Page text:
We use copper ions to test our filter because it is easy to identify them in a solution using a simple qualitative test. Resin-based filters work equally well on other heavy metal ions too.
These resins are long polymers with ions of alkali metals, such as sodium ions , “attached” to them. The heavy metal ions replace the sodium ions , clinging more tightly to the resin. Meanwhile, the water molecules pass freely through. As a result, sodium ions , safe to consume in small amounts, replace the more dangerous heavy metal ions in the water.
Though this filter is effective against heavy metals, it is powerless against many organic pollutants . Activated carbon can take care of such materials, as you’ll see in another experiment from this set.
What is ion-exchange resin?
Ion-exchange resin often resembles small, solid, yellowish microbeads. Each microbead is a porous substrate consisting of an organic polymer. This polymer contains special fragments with some ions bound to them. In this experiment, these ions are potassium K+ or sodium Na+. When copper sulfate solution passes through the resin, the resin captures the copper ions Cu2+, releasing sodium Na+ or potassium K+ ions in their stead. This earns it its ‘ion-exchange’ name.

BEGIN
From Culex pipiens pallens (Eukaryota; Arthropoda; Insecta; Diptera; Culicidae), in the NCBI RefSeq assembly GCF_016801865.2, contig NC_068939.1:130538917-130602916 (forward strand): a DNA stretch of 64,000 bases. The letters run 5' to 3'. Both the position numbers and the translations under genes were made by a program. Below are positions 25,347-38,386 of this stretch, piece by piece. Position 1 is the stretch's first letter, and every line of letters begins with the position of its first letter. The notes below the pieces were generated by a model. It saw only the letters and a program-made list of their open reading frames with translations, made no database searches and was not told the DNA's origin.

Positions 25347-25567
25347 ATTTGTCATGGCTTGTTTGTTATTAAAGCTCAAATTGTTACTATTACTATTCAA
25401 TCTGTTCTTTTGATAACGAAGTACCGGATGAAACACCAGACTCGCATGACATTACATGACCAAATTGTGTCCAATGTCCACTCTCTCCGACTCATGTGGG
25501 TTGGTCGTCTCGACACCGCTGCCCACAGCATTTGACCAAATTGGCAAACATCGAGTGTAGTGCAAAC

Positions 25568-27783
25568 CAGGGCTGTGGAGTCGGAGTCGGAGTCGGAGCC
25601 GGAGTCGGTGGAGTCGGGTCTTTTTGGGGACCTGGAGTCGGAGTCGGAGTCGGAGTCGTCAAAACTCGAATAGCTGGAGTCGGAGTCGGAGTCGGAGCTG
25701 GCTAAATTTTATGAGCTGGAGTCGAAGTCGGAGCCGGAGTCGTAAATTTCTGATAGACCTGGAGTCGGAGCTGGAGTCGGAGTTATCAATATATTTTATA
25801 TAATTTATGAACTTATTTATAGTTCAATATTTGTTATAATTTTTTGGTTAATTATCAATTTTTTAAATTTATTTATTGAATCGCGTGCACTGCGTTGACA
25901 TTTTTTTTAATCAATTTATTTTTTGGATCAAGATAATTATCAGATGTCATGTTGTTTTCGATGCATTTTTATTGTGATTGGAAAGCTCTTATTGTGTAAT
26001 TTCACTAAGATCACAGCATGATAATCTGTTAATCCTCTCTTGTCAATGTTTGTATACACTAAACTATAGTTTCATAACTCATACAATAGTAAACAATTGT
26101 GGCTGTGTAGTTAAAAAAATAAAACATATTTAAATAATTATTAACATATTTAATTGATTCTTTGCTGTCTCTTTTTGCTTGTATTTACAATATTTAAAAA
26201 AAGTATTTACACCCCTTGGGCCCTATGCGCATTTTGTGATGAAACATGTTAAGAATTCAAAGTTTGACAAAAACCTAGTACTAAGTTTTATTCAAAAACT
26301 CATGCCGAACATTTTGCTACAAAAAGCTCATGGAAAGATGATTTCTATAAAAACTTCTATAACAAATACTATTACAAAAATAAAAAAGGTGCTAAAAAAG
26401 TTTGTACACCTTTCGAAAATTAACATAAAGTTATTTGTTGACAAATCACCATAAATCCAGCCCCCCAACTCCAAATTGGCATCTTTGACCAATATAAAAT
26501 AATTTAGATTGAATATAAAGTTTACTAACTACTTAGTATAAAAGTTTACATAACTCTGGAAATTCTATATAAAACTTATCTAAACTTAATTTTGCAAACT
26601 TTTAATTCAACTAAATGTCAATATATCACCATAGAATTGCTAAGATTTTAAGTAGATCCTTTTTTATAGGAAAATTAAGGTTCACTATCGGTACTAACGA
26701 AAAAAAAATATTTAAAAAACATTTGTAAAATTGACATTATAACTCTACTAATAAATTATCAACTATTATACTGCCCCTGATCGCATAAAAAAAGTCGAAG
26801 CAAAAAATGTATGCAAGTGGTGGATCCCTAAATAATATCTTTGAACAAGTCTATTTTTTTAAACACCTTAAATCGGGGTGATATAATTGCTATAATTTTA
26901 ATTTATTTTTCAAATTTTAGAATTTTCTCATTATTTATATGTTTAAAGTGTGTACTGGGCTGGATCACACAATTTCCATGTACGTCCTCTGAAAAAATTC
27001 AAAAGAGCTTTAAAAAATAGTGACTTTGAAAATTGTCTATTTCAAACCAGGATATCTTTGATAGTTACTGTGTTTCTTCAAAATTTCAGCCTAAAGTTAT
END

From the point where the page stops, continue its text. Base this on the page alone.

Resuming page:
In fact, the resin we use in the experiment is cation-exchange, because the ions replacing each other are positively-charged ions – cations. However, anion-exchange resins also exist, and their working principle is almost the same: when a solution containing some negatively-charged ions – anions – passes through the resin, it replaces the anions in it with other anions in its structure. Anion-exchange resins are widely used in laboratories to purify various chemical substances.
How does the ion-exchange resin purify water?
Due to its ability to replace ions, the resin is highly effective against heavy metal ions like copper Cu2+, cadmium Cd2+, mercury Hg2+, and iron Fe2+ and Fe3+. It can even bind to calcium Ca2+ and magnesium Mg2+ ions to decrease water hardness.
This is possible because the sodium Na+ and potassium K+ ions are bound to the resin rather weakly. Moreover, these ions can form only one weak bond with each of the resin fragments. Meanwhile, the target pollutants (heavy metals, calcium, magnesium) can form bonds with two fragments at once, and easily displace the sodium and potassium ions from the resin. In contrast to the copper ions Cu2+ in our experiment, the ions of sodium and potassium do not react with ammonium carbonate (NH4)2CO3, so the filtered solution does not change colors.